Flight Attendants vs. Knives: Anatomy of a Regulatory Win

After months of negative feedback from associations and airline-industry unions, the Transportation Security Administration announced it was abandoning a plan to loosen restrictions banning knives on planes. Here's how they won.

It was a move that drew a strong reaction right out of the gate, and with a long period of sustained opposition, the airline industry largely got what it wanted on Wednesday: a move against allowing knives to be brought aboard commercial flights.

Read on below to learn more about the steps that led to a coalition’s victory:

The decision: Back in March, the Transportation Security Administration announced an effort to allow a number of items with small blades aboard airline flights—items which had been banned from flights since the  terrorist attacks on September 11, 2001,  in which hijackers used box cutters to take over four commercial jets. Since the ban, some have criticized the TSA’s confiscation of items such as pocket knives. The  announcement of the change drew strong negative reaction from many associations. The Air Line Pilots Association International (ALPA) didn’t take a stance but initially argued that it would help bring U.S. regulations in line with international standards.

The opposition builds: In the wake of the TSA’s decision to modify the ban on knives, a number of associations and unions in the airline industry—most notably the Association of Flight Attendants (AFA), along with  the Association of Professional Flight Attendants , the International Association of Machinists, the International Brotherhood of Teamsters, and the Transport Workers Union—spoke out against the move. “After September 11, the policy changed, and it changed for a reason,” AFA international vice president Sara Nelson said on NBC’s Today Show in the wake of the March announcement. As time went on, opposition built outside of the association world, including among a number of airline executives and members of Congress. In the House, Reps.  Edward Markey (D-MA) and Michael Grimm (R-NY) offered an amendment to a homeland security bill that would have cut funding to implement the change to the blade ban, Bloomberg reported.

The rollback: In April, the policy change on small knives was postponed, due in part due to the Boston Marathon bombings that month. This week, the TSA scrapped the change to the ban entirely, announcing the decision in a statement  Wednesday. “After extensive engagement with the Aviation Security Administration, law enforcement officials, passenger advocates, and other important stakeholders, TSA will continue to enforce the current prohibited items list,” the agency said.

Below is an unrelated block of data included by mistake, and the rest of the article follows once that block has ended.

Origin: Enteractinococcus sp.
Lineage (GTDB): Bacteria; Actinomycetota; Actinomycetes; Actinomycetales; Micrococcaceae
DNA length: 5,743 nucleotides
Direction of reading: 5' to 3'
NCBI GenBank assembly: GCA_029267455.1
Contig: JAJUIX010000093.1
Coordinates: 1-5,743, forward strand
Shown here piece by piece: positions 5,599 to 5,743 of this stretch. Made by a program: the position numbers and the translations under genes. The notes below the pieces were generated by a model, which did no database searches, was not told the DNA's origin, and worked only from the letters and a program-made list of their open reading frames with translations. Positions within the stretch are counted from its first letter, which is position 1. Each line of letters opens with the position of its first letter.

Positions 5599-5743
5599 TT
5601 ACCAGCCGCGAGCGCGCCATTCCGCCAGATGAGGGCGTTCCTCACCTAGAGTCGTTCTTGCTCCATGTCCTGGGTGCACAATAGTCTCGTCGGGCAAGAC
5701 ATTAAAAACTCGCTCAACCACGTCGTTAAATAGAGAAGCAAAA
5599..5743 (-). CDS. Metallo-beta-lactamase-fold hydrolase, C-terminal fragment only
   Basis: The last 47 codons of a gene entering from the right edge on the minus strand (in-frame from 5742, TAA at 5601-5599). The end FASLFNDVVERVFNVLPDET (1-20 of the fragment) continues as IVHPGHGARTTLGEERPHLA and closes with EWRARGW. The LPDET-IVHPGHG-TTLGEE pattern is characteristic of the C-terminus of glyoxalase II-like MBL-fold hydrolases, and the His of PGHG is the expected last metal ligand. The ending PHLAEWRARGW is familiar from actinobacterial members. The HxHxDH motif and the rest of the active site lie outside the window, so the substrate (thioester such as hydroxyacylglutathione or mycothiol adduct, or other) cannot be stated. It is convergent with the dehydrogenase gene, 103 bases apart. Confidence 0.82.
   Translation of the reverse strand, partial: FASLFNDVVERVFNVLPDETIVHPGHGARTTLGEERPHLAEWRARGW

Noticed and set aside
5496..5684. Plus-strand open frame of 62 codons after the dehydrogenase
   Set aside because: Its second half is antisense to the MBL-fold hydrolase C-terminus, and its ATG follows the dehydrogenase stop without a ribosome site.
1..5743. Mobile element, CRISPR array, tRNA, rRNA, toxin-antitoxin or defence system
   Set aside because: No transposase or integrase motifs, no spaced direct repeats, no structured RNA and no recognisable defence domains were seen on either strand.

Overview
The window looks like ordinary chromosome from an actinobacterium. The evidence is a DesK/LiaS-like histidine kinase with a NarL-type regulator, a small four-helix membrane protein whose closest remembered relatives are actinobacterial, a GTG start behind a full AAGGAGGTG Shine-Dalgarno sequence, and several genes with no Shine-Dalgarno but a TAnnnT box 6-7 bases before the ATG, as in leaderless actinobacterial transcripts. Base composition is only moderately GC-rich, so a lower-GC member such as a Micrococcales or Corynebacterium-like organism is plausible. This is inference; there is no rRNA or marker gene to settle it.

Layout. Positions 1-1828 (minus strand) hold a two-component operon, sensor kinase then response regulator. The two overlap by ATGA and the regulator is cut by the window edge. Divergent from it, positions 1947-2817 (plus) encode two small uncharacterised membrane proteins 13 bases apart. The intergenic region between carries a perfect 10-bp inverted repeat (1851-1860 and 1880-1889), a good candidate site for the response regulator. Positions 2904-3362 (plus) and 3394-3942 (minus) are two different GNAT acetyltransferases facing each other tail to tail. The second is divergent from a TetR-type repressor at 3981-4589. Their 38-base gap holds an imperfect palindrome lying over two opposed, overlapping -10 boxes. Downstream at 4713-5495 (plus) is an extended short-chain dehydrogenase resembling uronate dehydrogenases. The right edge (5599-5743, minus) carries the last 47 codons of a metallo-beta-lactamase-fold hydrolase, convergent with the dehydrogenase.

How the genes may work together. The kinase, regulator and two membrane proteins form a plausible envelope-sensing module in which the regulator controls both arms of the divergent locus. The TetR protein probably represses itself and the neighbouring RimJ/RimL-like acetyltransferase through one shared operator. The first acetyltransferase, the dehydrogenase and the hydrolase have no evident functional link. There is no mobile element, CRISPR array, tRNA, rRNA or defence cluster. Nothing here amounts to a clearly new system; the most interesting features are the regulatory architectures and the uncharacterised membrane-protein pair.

Thirty-eight minutes after the TSA administration announced this on March 5, we announced our vehement opposition and we haven’t stopped for one moment.

The reaction: After the decision to retain the ban on small, bladed items was announced, the AFA’s Nelson applauded the coalition that  opposed the loosening of restrictions. “Thirty-eight minutes after the TSA administration announced this on March 5, we announced our vehement opposition and we haven’t stopped for one moment,” she told Forbes. “The coalition worked with congressional leaders, put together a legal team and [arranged] demonstrations at airports.” The Coalition of Flight Attendant Unions, a group that includes a number of associations and flight unions and represents 90,000 flight attendants, wrote on its advocacy site, No Knives on Planes, that TSA’s decision to keep the ban intact was welcome and had come after input from the coalition’s members. “Terrorists armed only with knives killed thousands of Americans on 9/11/2001,” the coalition said in the statement. “As the women and men on the front lines in the air, we vowed to do everything in our power to protect passengers and flight crews from harm and prevent that type of atrocity from happening ever again.”

While TSA’s reversal had strong support among airline groups overall, ALPA was softer in its response to the decision, arguing that the industry should eventually move to risk-based security, rather than blanket bans of objects.

“While there is still a role for object screening,” the association noted in a statement, “it is imperative that the security in this country provides screening that also includes detection of harmful intent and makes the most efficient and effective use of our security resources resulting in safer, more secure, flights.”

When fighting changes to federal regulations affecting your industry, what techniques have you used to turn the tide in your favor? Let us know in the comments.


Ernie Smith

By Ernie Smith

Ernie Smith is a former senior editor for Associations Now. MORE

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